If community hospitals are a general barometer of health in the surrounding area, the emergency room is the canary in the coal mine. Viral outbreaks, increases in violence, loss of health insurance from local layoffs—all are social ills that make their presence known first in the ER.
Based on recent ER studies, the U.S. is on the cusp of a full-blown mental health crisis.
According to a recent survey of more than 1,700 emergency physicians by the American College of Emergency Physicians (ACEP), three-quarters of ER physicians evaluate at least one individual per shift who requires hospitalization for mental illness. Slightly more than 20 percent say patients wait from two to five days for an inpatient bed. Only 16.9 percent of ERs have a psychiatrist to call in emergencies, and 11.9 percent have no one at all to call when mental illnesses erupt in the ER.
"More than half (52 percent) of emergency physicians say the mental health system in their communities has gotten worse in just the last year," said Rebecca Parker, MD, president of the ACEP. "The emergency department has become the dumping ground for these vulnerable patients who have been abandoned by every other part of the healthcare system."
The most recent survey results dovetail with a separate study presented at ACEP16 that looked at ER use between 2002 and 2011. From that review, we know that psychiatric visits to emergency rooms jumped 55 percent—from 4.4 million to 6.8 million—during the period.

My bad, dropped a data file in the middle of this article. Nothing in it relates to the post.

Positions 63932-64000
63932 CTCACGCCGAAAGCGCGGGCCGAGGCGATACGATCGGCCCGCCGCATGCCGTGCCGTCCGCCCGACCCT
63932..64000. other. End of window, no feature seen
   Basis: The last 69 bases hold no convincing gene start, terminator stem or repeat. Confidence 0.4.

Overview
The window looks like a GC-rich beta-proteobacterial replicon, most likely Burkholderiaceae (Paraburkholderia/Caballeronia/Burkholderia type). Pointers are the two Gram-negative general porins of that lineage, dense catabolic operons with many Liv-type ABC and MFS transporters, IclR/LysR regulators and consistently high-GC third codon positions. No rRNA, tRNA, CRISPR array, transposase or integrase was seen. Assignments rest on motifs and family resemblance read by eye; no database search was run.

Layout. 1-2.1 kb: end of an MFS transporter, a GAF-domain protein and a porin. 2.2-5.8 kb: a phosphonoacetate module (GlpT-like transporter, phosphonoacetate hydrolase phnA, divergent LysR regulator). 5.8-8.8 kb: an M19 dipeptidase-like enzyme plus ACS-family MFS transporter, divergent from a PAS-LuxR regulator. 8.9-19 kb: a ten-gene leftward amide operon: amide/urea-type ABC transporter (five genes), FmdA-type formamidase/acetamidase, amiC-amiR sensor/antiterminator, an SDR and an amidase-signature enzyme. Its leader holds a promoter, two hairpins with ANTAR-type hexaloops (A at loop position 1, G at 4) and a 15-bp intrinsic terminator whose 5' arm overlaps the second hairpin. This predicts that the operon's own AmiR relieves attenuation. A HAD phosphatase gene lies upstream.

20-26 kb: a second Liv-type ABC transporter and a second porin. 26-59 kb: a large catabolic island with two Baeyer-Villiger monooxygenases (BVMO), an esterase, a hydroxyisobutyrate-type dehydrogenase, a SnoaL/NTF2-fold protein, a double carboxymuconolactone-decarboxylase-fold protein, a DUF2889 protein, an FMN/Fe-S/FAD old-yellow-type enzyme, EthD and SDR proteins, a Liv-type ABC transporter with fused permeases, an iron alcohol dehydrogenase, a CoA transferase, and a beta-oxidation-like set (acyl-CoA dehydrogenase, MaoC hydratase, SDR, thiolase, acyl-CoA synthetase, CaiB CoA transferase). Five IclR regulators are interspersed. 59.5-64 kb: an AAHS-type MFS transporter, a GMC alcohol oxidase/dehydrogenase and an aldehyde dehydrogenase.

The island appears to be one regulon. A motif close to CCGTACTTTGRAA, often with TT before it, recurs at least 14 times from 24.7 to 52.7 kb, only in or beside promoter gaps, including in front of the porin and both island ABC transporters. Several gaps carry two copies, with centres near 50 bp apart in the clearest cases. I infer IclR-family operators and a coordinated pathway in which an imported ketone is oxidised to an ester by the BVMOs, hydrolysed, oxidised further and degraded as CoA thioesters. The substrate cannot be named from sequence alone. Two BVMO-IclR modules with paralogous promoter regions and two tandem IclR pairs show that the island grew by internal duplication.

The experiences of emergency physicians confirm that America is in the midst of a mental health crisis that requires time and attention. While rebuilding mental health care, we also need to use that process to learn. The state of mental health care can be both a measure of overall healthcare system progress and a cautionary tale about the unintended consequences of using information technology.
Yes, healthcare is in the midst of a revolution encompassing digitization of data, new payment models, the use of wearable devices and a host of other changes. It often feels like the entire healthcare enterprise is subject to some kind of change.
And yet none of the current overhauls will keep the mentally ill from showing up in emergency rooms. The House has passed legislation intended to help improve the mental healthcare system and, in part, alleviate some of the stress on emergency services. Hopefully the Senate will do likewise.
What would system changes that benefit the mentally ill look like, beyond a drop in ER visits? Probably something like a patient-centered medical home. The mentally ill would have a psychiatric professional who would be contacted in the event of an episode at the ER. A network of caregivers, friends and family could provide some confidence that proper care would follow the ER visit. An integrated healthcare IT system would give ER docs the data they need when a man with bipolar disorder wanders in, and it would let the man’s physician know he perhaps forgot to take his meds and had an episode.
Current fractures in the mental healthcare system mean those who enter the ER with a mental illness are often admitted for lack of local mental health services and support.
When the mentally ill get the care they need, we will know that the intersecting but uncoordinated goals of parity, interoperability, coverage and coordination have finally been met.